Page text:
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Stories of Service: WWII veteran Sollie Mitchell dies at 103

Staff Sgt. Sollie Mitchell was the only Black soldier to work in the office of General Douglas MacArthur.

JACKSONVILLE, Fla. — In this week's stories of service, we want to honor Staff Sergeant Sollie Mitchell. He passed away last week at the age of 103-years-old. 

Born in Jacksonville in 1918, Sgt. Mitchell attended the old Stanton High School and then fought in World War II. He was the only Black soldier to work in the office of General Douglas MacArthur.  After his time in the military, he worked on the railroad as a Pullman car porter.  

According to the city of Jacksonville, his mother-in-law introduced him to a friend of hers, Civil Rights Icon A. Phillip Randolph, Sleeping Car Porters President, who helped end segregation in the U.S. Armed Forces. In 2013, we spoke with Mitchell about the importance of the civil rights movement. 

RELATED: Stories of Service: Jacksonville native returns home to discuss Army career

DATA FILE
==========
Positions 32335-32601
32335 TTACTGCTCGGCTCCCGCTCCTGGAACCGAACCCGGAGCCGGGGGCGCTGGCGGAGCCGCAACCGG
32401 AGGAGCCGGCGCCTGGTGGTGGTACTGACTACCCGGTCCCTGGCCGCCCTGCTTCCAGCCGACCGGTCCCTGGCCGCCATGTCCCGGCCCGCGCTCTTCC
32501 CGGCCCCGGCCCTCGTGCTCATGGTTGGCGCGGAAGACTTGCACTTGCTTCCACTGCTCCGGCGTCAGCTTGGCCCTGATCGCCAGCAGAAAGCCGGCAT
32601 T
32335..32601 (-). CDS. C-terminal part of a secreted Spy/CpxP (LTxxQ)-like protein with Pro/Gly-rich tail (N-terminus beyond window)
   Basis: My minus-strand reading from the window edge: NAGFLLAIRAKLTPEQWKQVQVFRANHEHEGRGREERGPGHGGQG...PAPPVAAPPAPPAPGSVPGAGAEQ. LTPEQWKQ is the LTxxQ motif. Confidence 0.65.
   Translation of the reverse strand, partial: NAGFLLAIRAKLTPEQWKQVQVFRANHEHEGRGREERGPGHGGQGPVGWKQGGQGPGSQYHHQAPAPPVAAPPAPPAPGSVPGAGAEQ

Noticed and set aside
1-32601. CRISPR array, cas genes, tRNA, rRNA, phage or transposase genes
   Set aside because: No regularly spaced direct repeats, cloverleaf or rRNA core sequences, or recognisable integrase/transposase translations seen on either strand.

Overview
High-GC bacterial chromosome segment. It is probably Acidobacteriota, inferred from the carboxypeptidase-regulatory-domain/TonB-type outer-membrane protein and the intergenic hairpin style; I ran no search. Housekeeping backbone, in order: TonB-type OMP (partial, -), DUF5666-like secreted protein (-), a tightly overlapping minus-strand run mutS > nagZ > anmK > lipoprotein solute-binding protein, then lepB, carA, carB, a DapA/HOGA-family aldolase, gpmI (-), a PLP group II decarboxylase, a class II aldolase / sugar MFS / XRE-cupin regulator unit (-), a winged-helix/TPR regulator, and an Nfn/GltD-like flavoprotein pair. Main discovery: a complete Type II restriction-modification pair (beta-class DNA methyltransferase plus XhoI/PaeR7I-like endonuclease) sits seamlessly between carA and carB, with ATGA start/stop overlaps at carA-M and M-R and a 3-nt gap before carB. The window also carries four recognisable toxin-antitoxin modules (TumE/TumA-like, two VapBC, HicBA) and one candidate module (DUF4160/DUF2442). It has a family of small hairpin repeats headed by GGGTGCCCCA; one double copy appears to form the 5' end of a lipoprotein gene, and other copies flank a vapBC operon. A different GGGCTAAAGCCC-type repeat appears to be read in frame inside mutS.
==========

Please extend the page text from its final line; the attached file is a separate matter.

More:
"It's very important to me. It's been 50 years to me. I have seen a lot. There has been a lot of growth," Mitchell told First Coast News. 

Randolph became Mitchell's mentor and played an important role through the railroad in the 1963 March on Washington as the only Pullman car porter on the Freedom Train that took passengers from Jacksonville to the March on Washington.  

In 2021, First Coast News cameras were there for a surprise birthday party as Mitchell prepared to celebrate his 103rd birthday. Of course, we had to ask him for some words of wisdom. 

"My advice to young people. Be your best and live a clean life," Mitchell said. 

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